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2010 EOYT – England versus South Africa


27 November 2010 – Twickenham; London

England (6) 11

Try: Foden; Penalties: Flood x2

South Africa (6) 21

Tries: Alberts, Mvovo; Con: Steyn; Penalties: M Steyn x3


England’s nascent confidence of a fortnight ago, on the back of a resounding victory over Australia (35-18), was shattered by a muscular and powerful South African side eager to consign their shock defeat by Scotland last week to history.


The hosts were fortunate to be 6-6 at halftime, courtesy of Tobey Flood, as South Africa dominated but managed only two Morné Steyn penalty kicks.  


In the second half Steyn extended the lead before tries from Willem Alberts (58th minute) and Lwazi Mvovo (69th minute) put South Africa ahead by 21-6.


In the final minutes, Ben Foden scored an interception try to take the score to 21-11.


The fullbacks score was England’s first try against South Africa in four matches but provided scant consolation for the embattled English as the Springboks extended their winning run against England to seven successive matches.


The Springboks outplayed England in all facets, dominating the contact area, rarely giving England’s backs the opportunity to attack, while their line-out functioned with ruthless efficiency.



The South African line-out was functioning well in this test match with Matfield running the show. This picture shows Victor Matfield beating Tom Palmer to the ball.


POWER; was one English commentators’ answer to a question by his co-commentator on why can’t England rise to the same heights against South Africa as was the case against Australia a fortnight ago. The answer summarized the Springboks performance to a large extent.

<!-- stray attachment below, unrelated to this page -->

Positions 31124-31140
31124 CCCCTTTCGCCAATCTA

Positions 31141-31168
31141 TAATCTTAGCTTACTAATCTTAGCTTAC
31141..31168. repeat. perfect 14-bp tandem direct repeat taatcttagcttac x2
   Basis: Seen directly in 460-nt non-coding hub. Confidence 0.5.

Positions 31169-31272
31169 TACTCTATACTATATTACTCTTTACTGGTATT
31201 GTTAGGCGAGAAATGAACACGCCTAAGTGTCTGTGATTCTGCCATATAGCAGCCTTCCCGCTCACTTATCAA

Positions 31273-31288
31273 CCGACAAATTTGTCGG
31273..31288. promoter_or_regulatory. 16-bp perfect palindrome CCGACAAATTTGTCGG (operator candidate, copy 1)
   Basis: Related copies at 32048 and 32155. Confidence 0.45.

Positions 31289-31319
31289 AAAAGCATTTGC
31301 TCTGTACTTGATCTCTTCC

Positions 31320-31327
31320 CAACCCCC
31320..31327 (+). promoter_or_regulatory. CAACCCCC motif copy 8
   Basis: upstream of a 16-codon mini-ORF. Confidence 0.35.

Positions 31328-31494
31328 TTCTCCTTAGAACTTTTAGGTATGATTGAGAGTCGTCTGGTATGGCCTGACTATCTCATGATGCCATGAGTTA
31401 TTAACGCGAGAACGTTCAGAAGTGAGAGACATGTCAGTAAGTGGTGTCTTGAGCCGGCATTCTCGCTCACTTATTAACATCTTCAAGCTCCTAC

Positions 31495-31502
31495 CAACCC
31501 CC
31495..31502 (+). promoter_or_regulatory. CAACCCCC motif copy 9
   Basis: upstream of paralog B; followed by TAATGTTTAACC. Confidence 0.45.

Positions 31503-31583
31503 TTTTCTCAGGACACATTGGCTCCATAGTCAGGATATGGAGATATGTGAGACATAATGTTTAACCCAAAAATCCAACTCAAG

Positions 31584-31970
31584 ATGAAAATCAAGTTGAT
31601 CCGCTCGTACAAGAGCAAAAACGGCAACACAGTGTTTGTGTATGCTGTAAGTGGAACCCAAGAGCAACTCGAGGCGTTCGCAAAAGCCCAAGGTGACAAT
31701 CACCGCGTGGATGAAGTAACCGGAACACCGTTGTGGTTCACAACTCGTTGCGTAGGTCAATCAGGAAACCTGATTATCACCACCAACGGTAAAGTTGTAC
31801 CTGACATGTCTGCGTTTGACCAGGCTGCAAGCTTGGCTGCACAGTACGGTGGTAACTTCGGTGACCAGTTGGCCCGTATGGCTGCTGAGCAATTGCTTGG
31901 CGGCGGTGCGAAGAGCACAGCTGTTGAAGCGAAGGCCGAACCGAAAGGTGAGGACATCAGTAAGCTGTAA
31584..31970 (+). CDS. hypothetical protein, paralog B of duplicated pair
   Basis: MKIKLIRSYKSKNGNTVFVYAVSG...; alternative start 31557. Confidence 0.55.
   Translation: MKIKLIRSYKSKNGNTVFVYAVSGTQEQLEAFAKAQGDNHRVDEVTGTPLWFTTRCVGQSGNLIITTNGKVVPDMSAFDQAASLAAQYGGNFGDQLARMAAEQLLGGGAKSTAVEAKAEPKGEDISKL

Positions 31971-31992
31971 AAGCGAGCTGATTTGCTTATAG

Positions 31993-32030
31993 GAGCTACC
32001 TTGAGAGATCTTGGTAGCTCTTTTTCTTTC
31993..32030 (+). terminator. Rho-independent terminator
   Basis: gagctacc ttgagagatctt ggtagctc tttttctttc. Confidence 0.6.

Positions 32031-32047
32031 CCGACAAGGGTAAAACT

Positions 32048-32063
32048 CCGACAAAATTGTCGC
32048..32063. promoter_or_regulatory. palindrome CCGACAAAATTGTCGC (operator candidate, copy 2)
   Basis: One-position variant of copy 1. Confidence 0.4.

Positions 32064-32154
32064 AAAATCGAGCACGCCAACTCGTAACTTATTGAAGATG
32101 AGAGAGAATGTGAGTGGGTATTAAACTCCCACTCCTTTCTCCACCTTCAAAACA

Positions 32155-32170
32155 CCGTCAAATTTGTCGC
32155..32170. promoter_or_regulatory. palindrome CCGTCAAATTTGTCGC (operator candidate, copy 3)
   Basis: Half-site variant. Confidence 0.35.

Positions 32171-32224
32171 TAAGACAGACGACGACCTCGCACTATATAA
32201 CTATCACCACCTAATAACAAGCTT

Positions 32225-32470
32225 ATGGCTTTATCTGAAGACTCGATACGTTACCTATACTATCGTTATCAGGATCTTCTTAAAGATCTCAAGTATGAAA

South Africa was more powerful at the scrums; at the rucks; at the tackle ball and at the mauls. They dominated the breakdowns and never allowed England to get into the match. England as a consequence struggled to obtain quality first and second phase ball and that was in essence the difference between the two teams. Springbok power, structure and organization at the set piece and at the breakdowns created depth and space for the visitors’ backs while depriving the England backs of quality ball.


The forward tussle was intense right from the start but South Africa took more and more control upfront as the match progressed.


Matfield said as much after the match namely that the front foot ball and the ascendency at the tackle area allowed the Springboks to spread the ball and play a little wider. For the first time this year we saw some depth on attack in the backline.


Juan Smith tackling Foden. The Springbok defence and work rate at the tackle ball was excellent in this test match.  


All is still not well in the Springbok backline but they employed some decoy runners –for the first time this season- and the ball went through the hands to the wings; Mvovo scored an excellent try because he got opportunities and it was just some good England defence and some silly mistakes that prevented the Springboks from running in a few more tries.


  Mvovo –or someone on his inside- could have scored another try if CJ van der Linde didn’t mess-up terribly. CJ hanged on to the ball too long and then off-loaded into the hands of fullback Foden who ran the length of the field to score England’s only try.


Talking about a try creating pass; wasn’t the pass by Spies to Alberts in the 58th minute just too good to be true. Too good to believe due to the fact that Spies never seems to pass the ball; even the defence was baffled by it. CJ van der Linde intercept pass was the obvious result of a prop trying to play centre. That pass almost ruined a perfect performance by the Springboks.


The pack was outstanding at set piece and in broken play. Ruan Pienaar and Morné Steyn’s tactical kicking were also a lot better in this game as compared to the match against Scotland.  They kicked into space and the chasers did well to box the England back three. The chasers was successful, I thought, mostly because the kicks were better placed but also because the team, in general, hunted in packs and were more energetic, explosive and aggressive in all facets of play but mostly importantly when going into contact. I saw only when incident were the Springboks were pushed off the ball as the players marinated superb low body positions combined with explosive leg pumping at the tackle area. The highly rated England scrum was also nullified and the South African line-out was in a different league.